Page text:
Sir Tim said: "This is a story that got twisted and a bit out of hand. I named it after Mr Wetherspoon, who was a very nice man, but couldn't control his class because at the time I couldn't control my punters."


Why you should consider swapping chicken breasts out of your shopping basket

It can be hard to balance the demands of eating well without spending a lot.

In this series, we try to find the healthiest options in the supermarket for the best value - and have enlisted the help ofSunna Van Kampen, founder of Tonic Health, who went viral on social media for reviewing food in the search of healthier choices.

In this series we don't try to find the outright healthiest option, but help you get better nutritional value for as little money as possible.

Today we're looking at chicken.

"When it comes to healthy eating, the first thing that often springs to mind is chicken breast," Sunna says.

That's mainly because it is lean, versatile, and packed with protein, making it a staple in many health-conscious kitchens.

"But what if we told you there are even better options for your wallet and your health?" Sunna says.

Cost savings

Chicken breast fillets can be pricey - sitting at an average of around £8.33 per kilogram.

In contrast, chicken thighs usually come in at about £3.30 per kilogram.

"That's under half the price," Sunna says.

"To put that into perspective - over the course of a year this can save you over £261.56, assuming you consume 1kg per week in your household. Well worth the saving."

Nutritional value

Many people gravitate towards chicken breasts for their lean protein, but chicken thighs have their own set of nutritional benefits.

"While they have more fat, it's important to note that they contain more healthy monounsaturated fats, which are good for heart health," Sunna explains.

"Plus, they're richer in iron, zinc and B12 by at least double."

These are essential minerals that help boost your energy and general wellbeing.

Much of this goodness is down to thighs having more joint cartilage and tendons - which naturally boost the collagen content of the chicken - helping to feed your hair, skin and nails.

"Chicken thighs are not only nutritious but also renowned for their flavour," Sunna points out.

"When slow cooking chicken thighs with bones, you are also getting the benefits of bone broth in the stew which is a great source of collagen, calcium, and magnesium, as well as glycine, arginine and proline which are anti-inflammatory amino acids."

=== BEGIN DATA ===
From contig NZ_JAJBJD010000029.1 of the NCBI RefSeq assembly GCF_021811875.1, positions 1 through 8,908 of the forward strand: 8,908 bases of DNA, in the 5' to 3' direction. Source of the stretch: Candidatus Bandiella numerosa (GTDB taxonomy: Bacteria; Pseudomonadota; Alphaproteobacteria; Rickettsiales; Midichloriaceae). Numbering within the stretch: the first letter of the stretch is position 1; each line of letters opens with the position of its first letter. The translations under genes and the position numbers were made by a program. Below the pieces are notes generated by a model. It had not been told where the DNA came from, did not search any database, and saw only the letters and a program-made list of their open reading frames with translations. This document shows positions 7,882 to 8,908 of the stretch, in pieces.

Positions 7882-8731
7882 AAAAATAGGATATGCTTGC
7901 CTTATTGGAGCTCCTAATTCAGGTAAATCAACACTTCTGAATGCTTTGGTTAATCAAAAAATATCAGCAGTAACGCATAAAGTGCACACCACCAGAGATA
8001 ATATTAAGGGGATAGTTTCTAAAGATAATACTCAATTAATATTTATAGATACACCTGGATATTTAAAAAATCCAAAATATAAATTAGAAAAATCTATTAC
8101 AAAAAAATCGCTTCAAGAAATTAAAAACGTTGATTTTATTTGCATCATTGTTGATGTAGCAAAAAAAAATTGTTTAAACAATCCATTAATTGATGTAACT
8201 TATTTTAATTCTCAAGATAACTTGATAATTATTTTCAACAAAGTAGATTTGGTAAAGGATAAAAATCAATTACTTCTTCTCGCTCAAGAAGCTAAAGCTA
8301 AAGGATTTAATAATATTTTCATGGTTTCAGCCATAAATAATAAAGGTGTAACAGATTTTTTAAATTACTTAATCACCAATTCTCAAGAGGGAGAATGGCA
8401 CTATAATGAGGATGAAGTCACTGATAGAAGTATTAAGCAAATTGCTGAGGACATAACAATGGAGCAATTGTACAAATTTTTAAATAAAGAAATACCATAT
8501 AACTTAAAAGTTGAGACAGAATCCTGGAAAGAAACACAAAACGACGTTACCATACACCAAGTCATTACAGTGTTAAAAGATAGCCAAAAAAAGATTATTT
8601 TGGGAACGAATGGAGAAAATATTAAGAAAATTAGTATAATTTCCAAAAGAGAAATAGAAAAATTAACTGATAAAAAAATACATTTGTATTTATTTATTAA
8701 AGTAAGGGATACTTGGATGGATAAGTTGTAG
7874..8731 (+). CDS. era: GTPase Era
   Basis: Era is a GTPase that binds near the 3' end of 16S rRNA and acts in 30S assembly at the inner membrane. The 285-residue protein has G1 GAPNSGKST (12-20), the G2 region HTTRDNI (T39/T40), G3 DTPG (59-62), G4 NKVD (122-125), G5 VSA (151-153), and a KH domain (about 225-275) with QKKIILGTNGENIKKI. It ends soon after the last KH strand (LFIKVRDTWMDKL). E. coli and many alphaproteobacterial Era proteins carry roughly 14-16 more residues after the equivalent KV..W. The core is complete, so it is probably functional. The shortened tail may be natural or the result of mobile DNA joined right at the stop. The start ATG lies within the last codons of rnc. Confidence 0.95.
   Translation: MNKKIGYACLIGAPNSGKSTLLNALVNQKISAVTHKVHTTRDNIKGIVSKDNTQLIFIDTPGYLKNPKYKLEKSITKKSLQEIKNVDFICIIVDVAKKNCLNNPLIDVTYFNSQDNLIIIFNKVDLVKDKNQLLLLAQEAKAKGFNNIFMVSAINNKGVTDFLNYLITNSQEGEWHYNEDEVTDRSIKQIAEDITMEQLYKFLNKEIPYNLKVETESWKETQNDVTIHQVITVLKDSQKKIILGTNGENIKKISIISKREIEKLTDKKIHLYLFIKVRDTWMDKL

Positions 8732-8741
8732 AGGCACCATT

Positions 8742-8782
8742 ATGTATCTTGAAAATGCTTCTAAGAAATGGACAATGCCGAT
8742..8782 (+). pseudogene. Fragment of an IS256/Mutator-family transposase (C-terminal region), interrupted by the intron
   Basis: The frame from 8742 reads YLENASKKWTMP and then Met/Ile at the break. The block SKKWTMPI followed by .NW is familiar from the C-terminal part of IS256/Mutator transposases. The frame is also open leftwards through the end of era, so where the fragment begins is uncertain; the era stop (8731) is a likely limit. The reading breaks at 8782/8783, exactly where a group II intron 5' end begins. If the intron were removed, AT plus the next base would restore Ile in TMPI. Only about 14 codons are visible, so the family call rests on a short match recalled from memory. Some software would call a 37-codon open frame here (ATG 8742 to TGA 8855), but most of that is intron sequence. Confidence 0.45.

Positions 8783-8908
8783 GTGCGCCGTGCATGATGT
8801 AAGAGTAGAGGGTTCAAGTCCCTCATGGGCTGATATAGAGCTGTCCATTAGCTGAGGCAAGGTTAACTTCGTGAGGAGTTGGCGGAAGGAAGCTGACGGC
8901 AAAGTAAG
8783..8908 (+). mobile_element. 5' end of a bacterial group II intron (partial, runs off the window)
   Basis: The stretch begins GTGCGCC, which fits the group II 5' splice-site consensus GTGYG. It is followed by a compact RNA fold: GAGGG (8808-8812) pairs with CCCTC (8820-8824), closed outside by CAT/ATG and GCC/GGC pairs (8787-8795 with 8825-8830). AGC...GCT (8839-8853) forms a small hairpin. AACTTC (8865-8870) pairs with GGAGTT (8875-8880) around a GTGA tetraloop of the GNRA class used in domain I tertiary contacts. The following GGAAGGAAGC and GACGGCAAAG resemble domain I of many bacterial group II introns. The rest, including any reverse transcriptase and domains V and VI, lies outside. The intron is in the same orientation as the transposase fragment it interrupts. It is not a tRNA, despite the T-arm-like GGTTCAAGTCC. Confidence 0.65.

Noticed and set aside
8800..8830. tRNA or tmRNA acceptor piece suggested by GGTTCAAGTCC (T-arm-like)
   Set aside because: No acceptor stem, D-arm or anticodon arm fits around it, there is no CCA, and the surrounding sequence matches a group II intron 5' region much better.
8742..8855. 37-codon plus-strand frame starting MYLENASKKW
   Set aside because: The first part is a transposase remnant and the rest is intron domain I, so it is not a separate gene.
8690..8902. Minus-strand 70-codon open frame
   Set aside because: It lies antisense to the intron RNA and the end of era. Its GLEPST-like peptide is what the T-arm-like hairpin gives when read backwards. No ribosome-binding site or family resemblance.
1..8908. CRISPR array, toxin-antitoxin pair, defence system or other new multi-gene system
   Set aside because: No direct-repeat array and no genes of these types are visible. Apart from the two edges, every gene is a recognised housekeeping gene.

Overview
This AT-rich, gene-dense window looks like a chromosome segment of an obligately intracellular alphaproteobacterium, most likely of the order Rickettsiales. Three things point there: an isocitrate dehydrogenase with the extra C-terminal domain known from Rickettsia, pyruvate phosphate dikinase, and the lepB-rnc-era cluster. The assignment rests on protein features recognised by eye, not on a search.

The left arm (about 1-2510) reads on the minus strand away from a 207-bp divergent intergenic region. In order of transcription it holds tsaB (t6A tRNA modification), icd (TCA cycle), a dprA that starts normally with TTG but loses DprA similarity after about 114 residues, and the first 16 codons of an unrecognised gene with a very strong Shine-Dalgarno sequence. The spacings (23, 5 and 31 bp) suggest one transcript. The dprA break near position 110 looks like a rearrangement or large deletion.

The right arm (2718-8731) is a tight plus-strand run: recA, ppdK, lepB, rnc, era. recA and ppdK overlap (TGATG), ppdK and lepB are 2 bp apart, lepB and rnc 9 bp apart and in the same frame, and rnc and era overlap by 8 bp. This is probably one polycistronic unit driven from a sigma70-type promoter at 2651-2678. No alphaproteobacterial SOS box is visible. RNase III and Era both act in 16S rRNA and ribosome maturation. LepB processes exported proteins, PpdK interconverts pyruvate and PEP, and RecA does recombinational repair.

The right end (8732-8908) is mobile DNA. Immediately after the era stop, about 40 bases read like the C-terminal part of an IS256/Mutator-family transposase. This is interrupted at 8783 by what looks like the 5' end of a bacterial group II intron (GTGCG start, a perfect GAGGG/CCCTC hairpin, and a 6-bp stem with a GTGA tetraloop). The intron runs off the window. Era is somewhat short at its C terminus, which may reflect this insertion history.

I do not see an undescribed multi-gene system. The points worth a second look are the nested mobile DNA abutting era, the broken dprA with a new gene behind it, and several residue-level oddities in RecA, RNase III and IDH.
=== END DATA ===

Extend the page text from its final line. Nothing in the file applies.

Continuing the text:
A hidden gem

If you've got the stomach for it, there is one cut of chicken that is ultra affordable and is officially one of the most nutrient-dense foods in the world.

"Chicken livers are one of the most economical protein and nutrient sources out there," Sunna says.

"At £3.42 per kilo, they're a similar price to thighs but pack a more powerful nutrient punch."

Chicken livers should really be touted as a superfood due to their high nutrient density, in Sunna's view.

"They are an exceptional source of vitamin A, which is crucial for vision, immune function, and skin health.

"They also boast high levels of B vitamins, particularly B12, which is vital for brain health and energy production.

"Additionally, chicken livers are rich in folate and iron."

While you might be hesitant about the taste or texture of chicken livers, they are incredibly versatile and can be prepared in ways that make them more palatable.

Sunna's go to is to simply fry the livers quickly with onions, mushrooms and a spicy sauce like a peri-peri.

"Swapping chicken breasts for thighs or livers isn't just a cost-saving measure; it's a health upgrade.

"By embracing these underrated parts of the bird, you'll enjoy richer flavours, diverse nutrients, and significant savings."

A note on organic

"The health of the bird and its quality of life will directly affect the nutrition and quality of the meat you consume, and as such, if you can afford it, always opt for free range or organic chicken."

The nutritionist's view - fromNichola Ludlam-Raine, dietitian

"When it comes to budget-friendly eating, chicken thighs significantly outshine chicken breasts.